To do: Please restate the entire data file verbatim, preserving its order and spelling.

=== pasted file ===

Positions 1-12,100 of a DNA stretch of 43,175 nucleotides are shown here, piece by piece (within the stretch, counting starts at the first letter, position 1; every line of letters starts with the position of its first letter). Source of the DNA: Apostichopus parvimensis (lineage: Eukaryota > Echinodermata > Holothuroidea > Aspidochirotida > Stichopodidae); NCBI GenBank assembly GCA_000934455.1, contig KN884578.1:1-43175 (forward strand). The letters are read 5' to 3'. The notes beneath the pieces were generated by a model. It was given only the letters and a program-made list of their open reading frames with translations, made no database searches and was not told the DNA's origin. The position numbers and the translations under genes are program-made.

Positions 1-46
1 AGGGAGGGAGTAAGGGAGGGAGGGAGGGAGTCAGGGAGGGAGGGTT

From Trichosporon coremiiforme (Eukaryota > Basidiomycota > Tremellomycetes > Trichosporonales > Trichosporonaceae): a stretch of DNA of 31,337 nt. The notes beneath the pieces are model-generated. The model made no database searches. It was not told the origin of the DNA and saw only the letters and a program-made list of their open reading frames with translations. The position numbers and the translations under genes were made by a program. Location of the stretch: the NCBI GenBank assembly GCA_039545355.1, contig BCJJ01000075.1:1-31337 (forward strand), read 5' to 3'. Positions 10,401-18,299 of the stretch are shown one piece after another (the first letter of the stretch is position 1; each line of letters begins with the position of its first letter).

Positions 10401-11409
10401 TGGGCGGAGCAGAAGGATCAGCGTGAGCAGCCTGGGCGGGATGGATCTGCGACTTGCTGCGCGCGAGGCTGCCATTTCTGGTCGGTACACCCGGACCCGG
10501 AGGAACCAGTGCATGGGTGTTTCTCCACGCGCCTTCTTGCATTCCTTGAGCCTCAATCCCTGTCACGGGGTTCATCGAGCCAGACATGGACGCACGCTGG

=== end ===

Positions 1-12,100 of a DNA stretch of 43,175 nucleotides are shown here, piece by piece (within the stretch, counting starts at the first letter, position 1; every line of letters starts with the position of its first letter). Source of the DNA: Apostichopus parvimensis (lineage: Eukaryota > Echinodermata > Holothuroidea > Aspidochirotida > Stichopodidae); NCBI GenBank assembly GCA_000934455.1, contig KN884578.1:1-43175 (forward strand). The letters are read 5' to 3'. The notes beneath the pieces were generated by a model. It was given only the letters and a program-made list of their open reading frames with translations, made no database searches and was not told the DNA's origin. The position numbers and the translations under genes are program-made.

Positions 1-46
1 AGGGAGGGAGTAAGGGAGGGAGGGAGGGAGTCAGGGAGGGAGGGTT

From Trichosporon coremiiforme (Eukaryota > Basidiomycota > Tremellomycetes > Trichosporonales > Trichosporonaceae): a stretch of DNA of 31,337 nt. The notes beneath the pieces are model-generated. The model made no database searches. It was not told the origin of the DNA and saw only the letters and a program-made list of their open reading frames with translations. The position numbers and the translations under genes were made by a program. Location of the stretch: the NCBI GenBank assembly GCA_039545355.1, contig BCJJ01000075.1:1-31337 (forward strand), read 5' to 3'. Positions 10,401-18,299 of the stretch are shown one piece after another (the first letter of the stretch is position 1; each line of letters begins with the position of its first letter).

Positions 10401-11409
10401 TGGGCGGAGCAGAAGGATCAGCGTGAGCAGCCTGGGCGGGATGGATCTGCGACTTGCTGCGCGCGAGGCTGCCATTTCTGGTCGGTACACCCGGACCCGG
10501 AGGAACCAGTGCATGGGTGTTTCTCCACGCGCCTTCTTGCATTCCTTGAGCCTCAATCCCTGTCACGGGGTTCATCGAGCCAGACATGGACGCACGCTGG